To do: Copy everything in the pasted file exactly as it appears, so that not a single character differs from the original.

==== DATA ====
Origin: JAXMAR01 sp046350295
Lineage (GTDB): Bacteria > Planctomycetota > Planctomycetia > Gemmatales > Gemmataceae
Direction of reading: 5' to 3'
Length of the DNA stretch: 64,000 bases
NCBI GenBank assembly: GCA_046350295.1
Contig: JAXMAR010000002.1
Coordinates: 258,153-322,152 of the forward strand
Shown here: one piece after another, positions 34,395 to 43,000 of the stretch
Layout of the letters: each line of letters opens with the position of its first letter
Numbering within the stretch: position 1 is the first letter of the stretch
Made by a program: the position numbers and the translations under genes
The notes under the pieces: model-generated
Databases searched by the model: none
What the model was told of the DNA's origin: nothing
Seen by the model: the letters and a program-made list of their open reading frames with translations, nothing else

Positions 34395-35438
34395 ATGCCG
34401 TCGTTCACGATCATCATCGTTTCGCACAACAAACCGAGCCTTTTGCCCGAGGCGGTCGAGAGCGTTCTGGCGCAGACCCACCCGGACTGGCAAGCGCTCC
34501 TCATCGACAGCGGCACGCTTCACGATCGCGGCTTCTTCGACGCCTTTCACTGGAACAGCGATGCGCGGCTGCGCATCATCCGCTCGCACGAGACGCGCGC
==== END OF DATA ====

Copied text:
Origin: JAXMAR01 sp046350295
Lineage (GTDB): Bacteria > Planctomycetota > Planctomycetia > Gemmatales > Gemmataceae
Direction of reading: 5' to 3'
Length of the DNA stretch: 64,000 bases
NCBI GenBank assembly: GCA_046350295.1
Contig: JAXMAR010000002.1
Coordinates: 258,153-322,152 of the forward strand
Shown here: one piece after another, positions 34,395 to 43,000 of the stretch
Layout of the letters: each line of letters opens with the position of its first letter
Numbering within the stretch: position 1 is the first letter of the stretch
Made by a program: the position numbers and the translations under genes
The notes under the pieces: model-generated
Databases searched by the model: none
What the model was told of the DNA's origin: nothing
Seen by the model: the letters and a program-made list of their open reading frames with translations, nothing else

Positions 34395-35438
34395 ATGCCG
34401 TCGTTCACGATCATCATCGTTTCGCACAACAAACCGAGCCTTTTGCCCGAGGCGGTCGAGAGCGTTCTGGCGCAGACCCACCCGGACTGGCAAGCGCTCC
34501 TCATCGACAGCGGCACGCTTCACGATCGCGGCTTCTTCGACGCCTTTCACTGGAACAGCGATGCGCGGCTGCGCATCATCCGCTCGCACGAGACGCGCGC